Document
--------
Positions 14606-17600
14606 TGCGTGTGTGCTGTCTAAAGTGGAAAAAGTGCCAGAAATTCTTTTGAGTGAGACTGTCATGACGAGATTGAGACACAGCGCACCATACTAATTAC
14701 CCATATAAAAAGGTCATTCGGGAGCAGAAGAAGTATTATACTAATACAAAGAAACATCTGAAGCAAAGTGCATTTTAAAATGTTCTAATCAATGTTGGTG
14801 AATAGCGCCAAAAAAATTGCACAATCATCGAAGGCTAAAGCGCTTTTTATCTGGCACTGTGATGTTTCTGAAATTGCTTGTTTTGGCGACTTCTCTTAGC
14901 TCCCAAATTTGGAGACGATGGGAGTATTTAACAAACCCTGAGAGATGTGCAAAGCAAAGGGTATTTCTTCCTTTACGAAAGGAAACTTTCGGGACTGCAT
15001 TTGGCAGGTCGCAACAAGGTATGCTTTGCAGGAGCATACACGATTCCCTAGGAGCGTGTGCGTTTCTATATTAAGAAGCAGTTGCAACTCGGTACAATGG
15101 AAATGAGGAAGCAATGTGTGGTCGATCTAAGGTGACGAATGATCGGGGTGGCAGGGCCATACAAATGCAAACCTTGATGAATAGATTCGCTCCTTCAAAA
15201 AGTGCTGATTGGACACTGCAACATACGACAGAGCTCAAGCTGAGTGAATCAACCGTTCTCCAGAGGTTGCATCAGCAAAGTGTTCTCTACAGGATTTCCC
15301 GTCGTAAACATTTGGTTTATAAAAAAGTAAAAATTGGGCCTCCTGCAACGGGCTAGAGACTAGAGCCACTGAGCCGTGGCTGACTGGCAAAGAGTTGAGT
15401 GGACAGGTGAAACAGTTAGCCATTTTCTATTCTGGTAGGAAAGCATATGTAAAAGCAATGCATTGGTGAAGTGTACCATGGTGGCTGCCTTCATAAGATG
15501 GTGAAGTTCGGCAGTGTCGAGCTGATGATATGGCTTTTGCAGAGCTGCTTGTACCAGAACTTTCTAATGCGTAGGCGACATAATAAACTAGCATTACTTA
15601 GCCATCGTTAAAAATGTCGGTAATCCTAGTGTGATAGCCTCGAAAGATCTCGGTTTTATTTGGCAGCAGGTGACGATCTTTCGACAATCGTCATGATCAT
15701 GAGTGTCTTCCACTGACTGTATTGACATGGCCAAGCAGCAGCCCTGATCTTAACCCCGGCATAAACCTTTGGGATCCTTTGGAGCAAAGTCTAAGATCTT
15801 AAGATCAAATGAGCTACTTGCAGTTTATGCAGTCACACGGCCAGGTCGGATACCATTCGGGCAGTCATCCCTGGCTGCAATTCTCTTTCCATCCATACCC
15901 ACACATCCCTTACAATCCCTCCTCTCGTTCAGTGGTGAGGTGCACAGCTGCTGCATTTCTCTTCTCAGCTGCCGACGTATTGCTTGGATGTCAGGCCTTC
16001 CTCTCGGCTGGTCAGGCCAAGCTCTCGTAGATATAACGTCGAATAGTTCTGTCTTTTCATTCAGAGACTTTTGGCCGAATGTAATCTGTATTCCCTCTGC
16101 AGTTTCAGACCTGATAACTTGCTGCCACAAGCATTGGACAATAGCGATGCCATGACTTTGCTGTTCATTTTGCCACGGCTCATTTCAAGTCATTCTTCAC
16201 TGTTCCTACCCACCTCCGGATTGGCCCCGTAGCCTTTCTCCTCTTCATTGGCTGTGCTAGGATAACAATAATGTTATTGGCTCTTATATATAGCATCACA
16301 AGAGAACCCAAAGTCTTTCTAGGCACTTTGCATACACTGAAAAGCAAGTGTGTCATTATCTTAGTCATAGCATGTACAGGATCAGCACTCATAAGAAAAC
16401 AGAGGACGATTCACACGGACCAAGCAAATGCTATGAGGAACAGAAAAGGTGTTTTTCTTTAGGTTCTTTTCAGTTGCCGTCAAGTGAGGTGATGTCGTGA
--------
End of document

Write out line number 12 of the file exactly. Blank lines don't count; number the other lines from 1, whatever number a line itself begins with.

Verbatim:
15601 GCCATCGTTAAAAATGTCGGTAATCCTAGTGTGATAGCCTCGAAAGATCTCGGTTTTATTTGGCAGCAGGTGACGATCTTTCGACAATCGTCATGATCAT